Sélection d'articles
21 juillet 2008
Czech Business Weekly
Tereza Tomíčková
Angels and demons meet in mixed media
The exhibition Angels Sleeping shows a cross section of work from Austrian artist Gottfried Helnwein that effectively lifts the lid on the darker elements of humanity.
It’s immediately obvious that Angels Sleeping is going to be both powerful and unsettling. The first picture that catches the eye, “Modern Sleep I” (Moderní spánek I), is of a young girl wearing only a man’s jacket that brings to mind a Nazi uniform. A tear is in the corner of her eye and she appears to be looking fixedly at some object outside the painting’s scope. The light on her sweet-looking face and flashes of bare skin gives a sense of vulnerability and innocence that combines uncomfortably with how she is dressed. It creates a sense of foreboding in any observer thinking about what circumstances could lead to her being dressed this way. This is just the beginning of images that bring the maltreatment of children to the forefront, in particular Helnwein’s merciless references his country’s Nazi past.
In the 1998 work “Epiphany III (presentation at the temple)” (Zjevení III, uvedení do chrámu), several men in suits stand around looking out of the picture, as though posing for a photograph. What makes this disturbing is that a young girl lies unconscious on a table in front of the group. Wearing only a white nightdress, her bare legs hang off the edge of the table. Additionally many of the men’s faces are disfigured, as though victims of a fire or accident.
The victimization of young children is not the only theme. There is also a heavy focus on faces, including Helnwein’s 2008 “Self portrait” (Autoportrét). As with much of his work, it is mixed media with oil and acrylic on canvas. In this painting, a bandage is wrapped around part of his head, covering the top half his face, with forks taped to his head. The prongs of the fork are bent inwards into the inner corner of his eyes and his mouth is wide open in a silent shout, creating the impression of torture and the inability to express oneself freely.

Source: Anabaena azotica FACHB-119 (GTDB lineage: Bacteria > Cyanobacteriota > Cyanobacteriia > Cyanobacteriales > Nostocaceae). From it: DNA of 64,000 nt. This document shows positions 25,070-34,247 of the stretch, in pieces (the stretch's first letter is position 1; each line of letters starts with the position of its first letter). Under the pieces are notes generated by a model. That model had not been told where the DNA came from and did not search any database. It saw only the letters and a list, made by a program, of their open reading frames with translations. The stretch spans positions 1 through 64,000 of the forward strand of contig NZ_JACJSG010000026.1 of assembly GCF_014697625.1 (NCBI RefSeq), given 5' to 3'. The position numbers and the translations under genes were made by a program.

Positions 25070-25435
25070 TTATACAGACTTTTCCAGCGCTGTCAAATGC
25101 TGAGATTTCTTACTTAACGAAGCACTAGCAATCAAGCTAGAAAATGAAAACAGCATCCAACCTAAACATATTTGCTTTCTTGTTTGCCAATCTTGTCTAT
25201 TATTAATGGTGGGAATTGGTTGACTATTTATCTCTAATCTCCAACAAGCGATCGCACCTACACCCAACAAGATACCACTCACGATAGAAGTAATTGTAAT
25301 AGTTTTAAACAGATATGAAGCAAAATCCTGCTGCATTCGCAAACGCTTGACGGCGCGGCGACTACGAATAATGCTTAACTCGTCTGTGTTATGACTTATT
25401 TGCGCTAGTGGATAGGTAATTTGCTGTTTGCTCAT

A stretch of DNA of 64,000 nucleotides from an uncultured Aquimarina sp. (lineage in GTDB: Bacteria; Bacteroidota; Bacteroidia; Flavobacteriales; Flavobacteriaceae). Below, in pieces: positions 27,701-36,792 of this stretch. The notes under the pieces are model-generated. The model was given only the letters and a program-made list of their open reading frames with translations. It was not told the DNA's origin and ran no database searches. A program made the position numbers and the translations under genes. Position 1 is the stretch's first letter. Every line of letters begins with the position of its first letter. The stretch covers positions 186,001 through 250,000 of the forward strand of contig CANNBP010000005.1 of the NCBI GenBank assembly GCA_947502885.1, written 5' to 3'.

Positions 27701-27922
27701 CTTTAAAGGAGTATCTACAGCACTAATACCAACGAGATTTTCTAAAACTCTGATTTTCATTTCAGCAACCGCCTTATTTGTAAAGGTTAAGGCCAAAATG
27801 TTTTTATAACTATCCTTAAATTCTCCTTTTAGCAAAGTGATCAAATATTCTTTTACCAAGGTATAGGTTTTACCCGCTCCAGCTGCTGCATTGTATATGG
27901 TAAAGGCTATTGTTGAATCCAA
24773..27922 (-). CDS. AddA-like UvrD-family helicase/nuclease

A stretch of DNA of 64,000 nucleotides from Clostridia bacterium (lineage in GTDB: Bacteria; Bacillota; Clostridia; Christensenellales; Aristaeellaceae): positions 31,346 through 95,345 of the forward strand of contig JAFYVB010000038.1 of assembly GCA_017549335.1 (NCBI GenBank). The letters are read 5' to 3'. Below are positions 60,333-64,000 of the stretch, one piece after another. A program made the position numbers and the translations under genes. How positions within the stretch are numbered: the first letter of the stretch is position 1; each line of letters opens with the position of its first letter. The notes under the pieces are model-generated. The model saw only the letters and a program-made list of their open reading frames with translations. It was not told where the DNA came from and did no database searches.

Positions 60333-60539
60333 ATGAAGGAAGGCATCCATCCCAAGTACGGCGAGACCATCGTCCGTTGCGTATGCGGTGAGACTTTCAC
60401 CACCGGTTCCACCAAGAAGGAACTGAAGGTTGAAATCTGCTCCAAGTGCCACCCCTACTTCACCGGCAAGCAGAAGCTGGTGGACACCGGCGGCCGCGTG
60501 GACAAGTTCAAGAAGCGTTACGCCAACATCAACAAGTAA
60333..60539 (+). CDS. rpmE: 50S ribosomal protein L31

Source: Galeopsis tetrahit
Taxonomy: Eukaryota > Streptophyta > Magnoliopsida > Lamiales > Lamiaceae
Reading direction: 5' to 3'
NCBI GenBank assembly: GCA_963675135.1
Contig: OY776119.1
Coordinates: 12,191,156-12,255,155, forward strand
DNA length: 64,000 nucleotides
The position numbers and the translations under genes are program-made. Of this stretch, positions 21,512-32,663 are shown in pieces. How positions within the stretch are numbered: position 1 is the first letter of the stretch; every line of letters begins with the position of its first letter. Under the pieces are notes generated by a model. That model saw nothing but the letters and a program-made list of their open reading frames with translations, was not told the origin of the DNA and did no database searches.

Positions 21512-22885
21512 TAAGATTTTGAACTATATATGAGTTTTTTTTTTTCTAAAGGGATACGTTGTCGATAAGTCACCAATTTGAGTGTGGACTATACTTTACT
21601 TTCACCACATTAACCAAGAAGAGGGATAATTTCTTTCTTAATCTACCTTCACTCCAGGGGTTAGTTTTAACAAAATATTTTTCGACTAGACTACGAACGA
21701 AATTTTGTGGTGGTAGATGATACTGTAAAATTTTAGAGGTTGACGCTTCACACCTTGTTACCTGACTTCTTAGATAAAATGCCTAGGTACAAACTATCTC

In the 1996 “Fire” (Požár) series, Helnwein paints, in blue monochrome, the faces of deceased cultural icons such as U.S. guitarist Jimi Hendrix and Argentine revolutionary Che Guevara. The images are so dark that their faces are only perceptible when standing in close proximity. The faces are painted with photographic precision but they are all staring out of the murkiness of an ever receding past.
Later in the exhibition visitors see Helnwein’s take on America, his work subverting its popular culture. The red toned “Mouse (X)” (Myšák X) shows a demonic looking Mickey Mouse, while in “LA Confidential” (LA Tajné), a reference to James Ellroy’s 1990 crime novel, a uniformed cop and a man who appears to be a plain clothes detective contemplate the body of a man that has the head of Donald Duck. This image is one of several in Helnwein’s paintings where the American police force are disparaged. In “American Madonna (Epiphany IV)” (Americká Madona, Zjevení IV) created in 2000, a beautiful young woman—half covered in shiny material with a benevolent expression like that typically used for the Madonna—sits with a baby boy on her knee. A police officer in the latter part of middle age is leaning over, one hand on the bare knee of the woman, his unappealing and jowly face pushed toward them while the baby points a finger at him accusingly.
The exhibition finishes with a switch in media, specifically photographs of U.S. musician Marilyn Manson, all in keeping with his dark media image. The photographs vary from Manson imitating saintly gestures from hagiographic paintings, wearing a silver mask that covers half his face giving him a cyborg-like appearance, and wearing make-up that makes him look halfway between clown and demon. In “The Golden Age 1” (Zlatý věk 1), from 2003, the demonized Mickey Mouse makes another appearance as Manson has a black painted face and is wearing Mickey ears, shockingly blue contact lenses and silver false teeth.
Overall, Angels Sleeping leaves an unsettling but powerful impression.
Galerie Rudolfinum
Alšovo nábřeží 12, Prague 1
Open daily except Mondays 10 a.m.–6 p.m., runs to Aug. 31
Tickets: Kč 120, students and seniors Kč 60
Angels Sleeping
Angels Sleeping

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